Friday, May 23, 2014


When I was in Italy a little over five years ago to revisit some of Dennis’ favorite places and to scatter his ashes under rose bushes in Venezia, Vicenza, Firenze, Roma, and then Istanbul, I made a special point to see the original Donatello statue of Judith and Holofernes (1460) in the Hall of Lilies (Sala dei Gigli) in the Palazzo Vecchio in Florence. I had already seen the copy on the Piazza della Signoria, in front of the Palazzo Vecchio (not far from where Savonarola had burned books and ‘degenerate’ art in the “Bonfire of the Vanities,” and then was later hanged and burned himself).

According to Wikipedia, the statue, which depicts the assassination of the Assyrian general Holofernes by Judith, is remarkable for being one of the first Renaissance sculptures to be conceived in the round, with its four distinct faces. Quite frankly, I don’t think the sculpture is very attractive, though it is powerful. It was used as a symbol for the Florentine Republic. It had originally been commissioned by Cosimo de’Medici as decoration for the fountain in the garden of the Palazzo Medici-Ricardi. It stood in this palace together with Donatello’s David standing in the courtyard, both depicting tyrant slayers. (David was being restored in the Bargello museum when I was there four years ago.)

My interest in Judith, however, is the base. According to Rudolf Wittkower in his essay on “The Renaissance Baluster and Palladio” in Palladio and English Palladianism (1974), the first Renaissance use of the baluster was Donatello’s bronze base for this statue with symmetrical double balusters at the [three] corners. [my brother-in-law Tom pointed out to me a year ago that the statue is on a tripod pedestal, which I hadn't observed previously.] In addition, the entire bronze statue and base is raised on a single giant marble baluster, signifying the importance of the architectural motif. I mentioned this to my knowledgeable hosts in Firenze, but it was news to them. I’m sure, though, that whoever commissioned the marble baluster pedestal was aware of its significance; and it was used for both the copy outside and the original in the Sala dei Gigli.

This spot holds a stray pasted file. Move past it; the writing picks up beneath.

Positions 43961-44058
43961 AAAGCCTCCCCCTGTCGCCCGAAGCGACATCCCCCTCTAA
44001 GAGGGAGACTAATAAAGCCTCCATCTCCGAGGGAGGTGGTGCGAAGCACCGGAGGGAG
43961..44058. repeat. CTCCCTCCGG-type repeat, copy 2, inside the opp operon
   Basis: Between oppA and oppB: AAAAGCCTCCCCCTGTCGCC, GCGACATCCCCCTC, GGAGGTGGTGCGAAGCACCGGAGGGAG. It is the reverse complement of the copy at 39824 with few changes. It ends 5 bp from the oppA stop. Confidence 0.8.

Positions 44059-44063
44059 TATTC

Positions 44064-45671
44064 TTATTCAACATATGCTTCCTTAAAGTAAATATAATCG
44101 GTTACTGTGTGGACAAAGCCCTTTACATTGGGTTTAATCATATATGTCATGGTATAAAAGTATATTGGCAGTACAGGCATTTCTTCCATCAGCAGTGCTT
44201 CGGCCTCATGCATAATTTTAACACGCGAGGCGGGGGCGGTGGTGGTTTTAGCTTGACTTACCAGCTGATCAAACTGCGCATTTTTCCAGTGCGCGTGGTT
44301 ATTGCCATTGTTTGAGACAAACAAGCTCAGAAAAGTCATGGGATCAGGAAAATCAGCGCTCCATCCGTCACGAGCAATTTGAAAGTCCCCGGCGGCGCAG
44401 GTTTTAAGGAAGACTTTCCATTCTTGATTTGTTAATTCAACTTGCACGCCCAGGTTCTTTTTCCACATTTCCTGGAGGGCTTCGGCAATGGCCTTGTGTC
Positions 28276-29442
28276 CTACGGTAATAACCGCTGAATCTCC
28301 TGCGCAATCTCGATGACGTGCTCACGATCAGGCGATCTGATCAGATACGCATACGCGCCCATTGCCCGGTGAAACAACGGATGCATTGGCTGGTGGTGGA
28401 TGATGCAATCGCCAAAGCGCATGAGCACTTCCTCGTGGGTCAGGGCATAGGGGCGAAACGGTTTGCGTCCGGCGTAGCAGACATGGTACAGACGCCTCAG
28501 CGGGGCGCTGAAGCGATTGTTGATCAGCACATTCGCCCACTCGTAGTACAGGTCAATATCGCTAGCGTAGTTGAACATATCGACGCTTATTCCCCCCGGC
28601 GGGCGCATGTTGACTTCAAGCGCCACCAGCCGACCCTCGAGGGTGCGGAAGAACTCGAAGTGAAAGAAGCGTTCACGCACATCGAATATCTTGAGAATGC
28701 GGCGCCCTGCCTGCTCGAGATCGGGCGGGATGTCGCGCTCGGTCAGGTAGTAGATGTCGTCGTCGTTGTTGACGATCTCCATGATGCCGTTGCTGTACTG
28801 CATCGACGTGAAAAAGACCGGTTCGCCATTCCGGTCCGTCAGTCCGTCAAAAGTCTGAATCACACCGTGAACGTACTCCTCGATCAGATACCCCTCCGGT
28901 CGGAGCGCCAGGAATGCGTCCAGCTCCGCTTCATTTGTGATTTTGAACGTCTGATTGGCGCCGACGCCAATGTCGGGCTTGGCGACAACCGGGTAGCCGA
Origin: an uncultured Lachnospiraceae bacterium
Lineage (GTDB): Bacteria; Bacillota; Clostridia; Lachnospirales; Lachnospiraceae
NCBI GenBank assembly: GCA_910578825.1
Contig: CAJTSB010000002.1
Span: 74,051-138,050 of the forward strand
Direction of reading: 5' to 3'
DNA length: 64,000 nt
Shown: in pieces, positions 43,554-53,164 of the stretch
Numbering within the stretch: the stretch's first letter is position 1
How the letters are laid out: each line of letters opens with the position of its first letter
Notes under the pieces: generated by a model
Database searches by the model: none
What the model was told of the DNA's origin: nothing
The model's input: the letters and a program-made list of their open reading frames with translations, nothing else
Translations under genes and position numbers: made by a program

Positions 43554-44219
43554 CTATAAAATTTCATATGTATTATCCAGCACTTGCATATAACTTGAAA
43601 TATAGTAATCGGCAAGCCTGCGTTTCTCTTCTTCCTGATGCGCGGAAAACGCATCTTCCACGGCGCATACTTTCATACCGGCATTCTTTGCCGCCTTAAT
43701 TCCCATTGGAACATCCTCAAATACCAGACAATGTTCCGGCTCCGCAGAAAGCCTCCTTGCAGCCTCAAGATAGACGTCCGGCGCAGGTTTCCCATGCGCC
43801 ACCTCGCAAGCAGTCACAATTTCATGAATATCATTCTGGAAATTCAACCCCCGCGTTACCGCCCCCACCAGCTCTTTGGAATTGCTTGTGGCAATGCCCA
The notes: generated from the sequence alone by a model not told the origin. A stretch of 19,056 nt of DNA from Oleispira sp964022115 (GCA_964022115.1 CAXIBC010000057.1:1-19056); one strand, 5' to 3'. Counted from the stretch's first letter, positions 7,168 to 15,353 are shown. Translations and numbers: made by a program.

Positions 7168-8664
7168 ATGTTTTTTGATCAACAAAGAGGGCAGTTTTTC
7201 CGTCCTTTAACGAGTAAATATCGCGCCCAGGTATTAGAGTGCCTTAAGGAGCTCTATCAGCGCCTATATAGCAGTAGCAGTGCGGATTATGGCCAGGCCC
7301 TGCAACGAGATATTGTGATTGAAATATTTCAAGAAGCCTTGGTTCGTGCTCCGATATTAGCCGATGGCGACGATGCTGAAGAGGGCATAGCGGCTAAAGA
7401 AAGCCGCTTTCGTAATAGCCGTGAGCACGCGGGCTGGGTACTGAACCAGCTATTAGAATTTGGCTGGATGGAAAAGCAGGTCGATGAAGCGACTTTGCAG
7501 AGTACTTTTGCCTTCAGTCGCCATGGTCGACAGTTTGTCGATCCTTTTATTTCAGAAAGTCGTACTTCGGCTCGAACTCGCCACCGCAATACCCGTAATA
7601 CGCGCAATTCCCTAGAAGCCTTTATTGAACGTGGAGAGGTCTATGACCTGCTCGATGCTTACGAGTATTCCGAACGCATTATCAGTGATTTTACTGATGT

Wittkower reported that the balustrade, as an architectural element, did not seem to be known by either the Greeks or the Romans. (So when you see the outdoor swimming pool at Hearst Castle used as a backdrop for Laurence Olivier’s villa in the movie Spartacus, the marble balustrade is clearly an anachronistic foreign element. The set designers seemed to be aware of this and used the Roman predecessor—which looks something like a British Union Jack— whenever they constructed sets from scratch.)

Giuliano da Sangallo was among the first to employ balusters in Renaissance buildings. He even used them in his pen and ink restorations of antique Roman monuments. In any case, within a few decades of Donatello’s statue, the baluster as an element in parapets, railings and staircases became ubiquitous in Renaissance and later Neoclassical architecture. Bramante used the motif in his Tempietto (1502); and his conception –adapted from Sangallo’s— later influenced balustrades of Raphael, Samicheli, Palladio and Scamozzi. Michelangelo was also influenced by Sangallo’s treatment, but then developed his own variation. He seemed to prefer the vase shaped or low center of gravity “dropped baluster” (as shown in the staircase from my workplace).

Wittkower didn’t mention any earlier predecessors of the baluster, but there seem to have been isolated examples of balustrades in several medieval and gothic buildings.

According to Wikipedia again, the earliest examples are those shown in the bas-reliefs representing Assyrian palaces, where they were employed as window balustrades. I was fascinated to notice a connection between an Assyrian source for the element in a statue depicting the beheading of an Assyrian general. Was this purely coincidence? A young architect— I used to know— thought possibly not. Many original sources seem to have disappeared over the centuries. Who knows what traditions and documents Donatello may have had access to that we seem to have lost. Perhaps they were burned a few hundred meters away in Savonarola’s “Bonfire of the Vanities.”


Photo of staircase ballustrade is from my workplace, S.F. Customhouse.

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